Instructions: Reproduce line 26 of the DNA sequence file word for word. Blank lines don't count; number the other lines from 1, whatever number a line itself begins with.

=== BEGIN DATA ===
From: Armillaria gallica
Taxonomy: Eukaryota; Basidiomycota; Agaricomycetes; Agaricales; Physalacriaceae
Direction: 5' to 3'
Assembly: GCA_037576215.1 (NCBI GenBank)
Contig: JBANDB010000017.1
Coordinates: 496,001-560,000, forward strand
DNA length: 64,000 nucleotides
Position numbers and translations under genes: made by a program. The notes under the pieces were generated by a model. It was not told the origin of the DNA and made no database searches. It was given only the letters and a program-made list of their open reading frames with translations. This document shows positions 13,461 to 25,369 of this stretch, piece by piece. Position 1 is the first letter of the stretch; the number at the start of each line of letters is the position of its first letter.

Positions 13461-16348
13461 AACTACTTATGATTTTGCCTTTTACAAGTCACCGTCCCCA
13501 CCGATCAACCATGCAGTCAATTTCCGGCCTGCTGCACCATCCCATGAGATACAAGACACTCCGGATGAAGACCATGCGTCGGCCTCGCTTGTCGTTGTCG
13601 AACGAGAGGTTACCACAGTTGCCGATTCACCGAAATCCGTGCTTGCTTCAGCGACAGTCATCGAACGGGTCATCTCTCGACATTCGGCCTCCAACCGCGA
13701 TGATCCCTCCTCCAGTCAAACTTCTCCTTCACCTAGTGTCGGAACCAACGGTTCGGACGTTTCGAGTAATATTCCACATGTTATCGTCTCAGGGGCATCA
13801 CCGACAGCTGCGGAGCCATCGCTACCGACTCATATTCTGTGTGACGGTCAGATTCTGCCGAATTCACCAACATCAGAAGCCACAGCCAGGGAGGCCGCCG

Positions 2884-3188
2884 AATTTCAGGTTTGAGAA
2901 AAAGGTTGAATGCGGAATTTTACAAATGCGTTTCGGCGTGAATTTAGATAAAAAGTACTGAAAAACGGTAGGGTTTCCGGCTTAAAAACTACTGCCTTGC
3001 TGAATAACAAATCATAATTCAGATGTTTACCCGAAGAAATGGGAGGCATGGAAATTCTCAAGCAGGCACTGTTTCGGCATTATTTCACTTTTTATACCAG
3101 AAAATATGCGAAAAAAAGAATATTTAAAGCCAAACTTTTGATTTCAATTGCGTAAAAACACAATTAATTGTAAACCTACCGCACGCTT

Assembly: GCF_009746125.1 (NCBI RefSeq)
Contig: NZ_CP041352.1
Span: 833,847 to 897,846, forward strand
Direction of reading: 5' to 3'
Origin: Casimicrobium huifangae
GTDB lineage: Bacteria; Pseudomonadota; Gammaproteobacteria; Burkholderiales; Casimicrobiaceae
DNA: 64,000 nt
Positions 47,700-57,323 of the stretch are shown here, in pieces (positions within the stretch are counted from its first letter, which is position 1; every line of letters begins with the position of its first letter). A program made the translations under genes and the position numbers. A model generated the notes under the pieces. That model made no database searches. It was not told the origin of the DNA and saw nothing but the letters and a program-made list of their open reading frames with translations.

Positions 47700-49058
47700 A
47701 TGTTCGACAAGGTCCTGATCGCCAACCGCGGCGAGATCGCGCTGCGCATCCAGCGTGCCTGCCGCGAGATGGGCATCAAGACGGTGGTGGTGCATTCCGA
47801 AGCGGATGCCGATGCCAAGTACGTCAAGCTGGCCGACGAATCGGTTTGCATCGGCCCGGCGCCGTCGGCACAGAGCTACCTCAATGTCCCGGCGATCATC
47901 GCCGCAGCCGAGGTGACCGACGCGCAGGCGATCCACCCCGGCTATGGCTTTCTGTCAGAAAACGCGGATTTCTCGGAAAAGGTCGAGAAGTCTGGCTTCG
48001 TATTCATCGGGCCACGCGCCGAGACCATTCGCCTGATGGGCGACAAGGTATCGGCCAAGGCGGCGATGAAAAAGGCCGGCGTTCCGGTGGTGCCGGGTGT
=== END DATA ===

DNA: 64,000 nt